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Chrysler airbags safe despite recall?

by David Zatz on

Today, Chrysler released the prepared testimony of Chrysler’s Scott Kunselman on the issue of “shrapnel” from Takata airbags. He told a Senate committee that the company had not used the airbags originally found to be dangerous, and were assured by Takata the ones they did use were safe. When the company did discover an incident, the car’s owner refused to provide any access to the airbag for further investigation.

Scott Kunselman

Mr. Kunselman claimed that internal investigations found no evidence of any problems with the type of Takata airbags used by Chrysler vehicles, other than that one exception, which they could not examine. He said, “These are known to have deployed successfully more than 9,000 times in Chrysler Group vehicles, with 830 of those deployments occurring in the regions affected by our field action. This places the lone high-pressure deployment in the range of an anomaly.”

His full testimony follows:

Chairman McCaskill, Ranking Member Heller, members of the committee … my name is Scott Kunselman. I am Senior Vice President and Head of Vehicle Safety and Regulatory Compliance at Chrysler Group LLC and I report directly to our company CEO.

I lead a newly established organization responsible for vehicle safety and regulatory compliance. Previously, these functions were managed by our vehicle-engineering team.

Designing, engineering and manufacturing vehicles to withstand the myriad and sometimes unforeseen operating conditions to which they are exposed, is a daunting challenge. But it is one we embrace, because the fundamental goals of our business are to safeguard and satisfy our customers.

Recalls have been, are and will continue to be an essential mechanism to safeguard the public. Chrysler Group prides itself on having the highest recall completion rate of all major U.S.-market auto makers. NHTSA regards our customer-notification protocols as “industry-best.” Recently, the agency asked us to share our methods with a competitor. And we gladly complied.

Further, our average per-campaign vehicle volume is among the lowest in the industry – well below the industry average. This is testament to our transparency and demonstrates clearly the robustness of our fleet-monitoring and our rapid response when issues arise.

In the matter before us today, our engineers have been actively engaged with Takata and NHTSA since Takata advised us in April of 2013 that a defect had been discovered in inflators used by other auto makers. No Chrysler Group vehicle was ever built with these inflators, described by Takata as the Alpha population.

We used Takata’s Beta-population inflators and were assured these components were not defective. This finding was supported soon after by our own engineers, who conducted a follow-up audit of the supplier’s manufacturing operations.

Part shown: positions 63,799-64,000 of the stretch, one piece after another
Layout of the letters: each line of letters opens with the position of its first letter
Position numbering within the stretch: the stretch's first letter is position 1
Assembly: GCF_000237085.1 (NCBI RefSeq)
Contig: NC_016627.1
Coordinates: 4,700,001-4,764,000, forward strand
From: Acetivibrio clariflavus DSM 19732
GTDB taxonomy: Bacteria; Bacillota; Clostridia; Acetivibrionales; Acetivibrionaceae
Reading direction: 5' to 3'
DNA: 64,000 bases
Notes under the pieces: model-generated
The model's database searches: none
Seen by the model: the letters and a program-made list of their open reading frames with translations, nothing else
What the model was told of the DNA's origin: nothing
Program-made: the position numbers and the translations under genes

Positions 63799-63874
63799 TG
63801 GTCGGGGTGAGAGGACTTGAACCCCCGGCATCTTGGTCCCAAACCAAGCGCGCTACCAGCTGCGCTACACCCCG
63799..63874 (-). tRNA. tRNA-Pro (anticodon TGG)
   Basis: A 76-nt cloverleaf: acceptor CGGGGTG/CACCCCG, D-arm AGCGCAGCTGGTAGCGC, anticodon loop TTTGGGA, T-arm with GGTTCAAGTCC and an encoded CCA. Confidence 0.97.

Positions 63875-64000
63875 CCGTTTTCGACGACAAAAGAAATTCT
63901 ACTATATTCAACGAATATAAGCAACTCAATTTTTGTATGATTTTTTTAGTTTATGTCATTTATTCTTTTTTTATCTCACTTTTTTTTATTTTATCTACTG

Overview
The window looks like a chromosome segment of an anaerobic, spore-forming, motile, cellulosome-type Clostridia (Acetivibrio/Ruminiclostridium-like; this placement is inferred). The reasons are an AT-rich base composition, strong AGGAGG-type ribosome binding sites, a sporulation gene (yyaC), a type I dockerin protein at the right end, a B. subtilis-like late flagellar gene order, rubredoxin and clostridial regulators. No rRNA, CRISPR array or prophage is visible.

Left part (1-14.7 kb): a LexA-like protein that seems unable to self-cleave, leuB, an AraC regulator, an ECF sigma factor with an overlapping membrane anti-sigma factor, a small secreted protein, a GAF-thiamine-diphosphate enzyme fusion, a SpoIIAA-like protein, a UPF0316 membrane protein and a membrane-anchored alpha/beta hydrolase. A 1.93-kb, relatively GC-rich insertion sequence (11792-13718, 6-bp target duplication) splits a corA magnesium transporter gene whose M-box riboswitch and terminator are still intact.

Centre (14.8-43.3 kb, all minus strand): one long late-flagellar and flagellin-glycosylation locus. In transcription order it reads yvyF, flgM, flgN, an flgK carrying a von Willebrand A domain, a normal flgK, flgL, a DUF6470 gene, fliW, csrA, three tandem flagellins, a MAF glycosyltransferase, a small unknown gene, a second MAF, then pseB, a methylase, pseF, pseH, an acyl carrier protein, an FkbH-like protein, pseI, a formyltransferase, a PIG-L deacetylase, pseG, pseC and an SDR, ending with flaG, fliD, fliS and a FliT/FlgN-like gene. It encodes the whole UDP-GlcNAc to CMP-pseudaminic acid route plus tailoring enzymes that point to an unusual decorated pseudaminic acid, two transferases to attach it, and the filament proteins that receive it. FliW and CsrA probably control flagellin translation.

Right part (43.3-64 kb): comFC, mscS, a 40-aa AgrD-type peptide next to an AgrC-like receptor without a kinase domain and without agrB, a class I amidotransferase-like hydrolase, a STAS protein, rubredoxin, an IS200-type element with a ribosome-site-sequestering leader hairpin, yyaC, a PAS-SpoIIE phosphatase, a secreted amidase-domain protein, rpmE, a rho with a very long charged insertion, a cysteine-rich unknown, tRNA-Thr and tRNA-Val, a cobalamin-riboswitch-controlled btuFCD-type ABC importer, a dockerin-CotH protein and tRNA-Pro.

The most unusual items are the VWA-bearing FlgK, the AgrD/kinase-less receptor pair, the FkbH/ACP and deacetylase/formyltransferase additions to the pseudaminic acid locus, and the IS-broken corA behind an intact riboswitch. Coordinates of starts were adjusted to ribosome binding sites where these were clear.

In December of 2013, we were advised that a Chrysler Group vehicle in southern Florida was subject to a high-pressure deployment involving a driver’s-side air bag. This remains the only known incident of its kind involving a Chrysler Group vehicle.

We attempted to launch a complete investigation consistent with our standard protocols, but were denied access to the failed part by a plaintiff’s attorney. Nevertheless, we continued to stay engaged with Takata and NHTSA as component-testing was conducted.

In May of this year, seven months after the lone high-pressure deployment in our fleet, the supplier advised us of four such incidents involving vehicles produced by other manufacturers. Those vehicles were equipped with inflators similar to ours.

We were further advised that Takata had shared this information with NHTSA the week prior. On June 20, Chrysler Group acceded to a NHTSA request and committed to conduct a regional field action. This was done without benefit of the type of exhaustive investigation to which are accustomed, and despite the absence of a defect finding.

Since that date, we have been working to better understand the function of these inflators, while identifying, validating and making plans to acquire appropriate replacement parts. Accordingly, we will commence our action by Dec. 19, replacing inflators in approximately 371,000 vehicles in Florida, Hawaii, Puerto Rico and the U.S. Virgin Islands.

For the committee’s benefit, I respectfully submit that the distinction between the Alpha and Beta inflators cannot be overstated. The Alpha population is associated with the most severe events and found to contain a defect. No Chrysler Group vehicle was ever built with an Alpha-model inflator.

Chrysler Group vehicles were equipped with Beta inflators. These are known to have deployed successfully more than 9,000 times in Chrysler Group vehicles, with 830 of those deployments occurring in the regions affected by our field action. This places the lone high-pressure deployment in the range of an anomaly.

These observations are not made to reduce the magnitude nor urgency of the situation.  I raise them to suggest the industry’s response should be focused first on remedying the circumstances associated with the demonstrated risk.

In closing, be advised that Takata has been transparent and engaged with us throughout this investigation; while NHTSA has been open, assertive and cooperative. The agency’s staff has been instrumental in bringing together Takata and other auto makers to better understand inflator performance. And without such leadership, progress would certainly have been delayed.

I extend my thanks to the committee for airing this important topic. Further, I assure you that Chrysler Group has responded promptly, cooperatively and proportionately as events unfolded. In keeping with Chrysler Group protocol and sound engineering practice, these efforts will continue.

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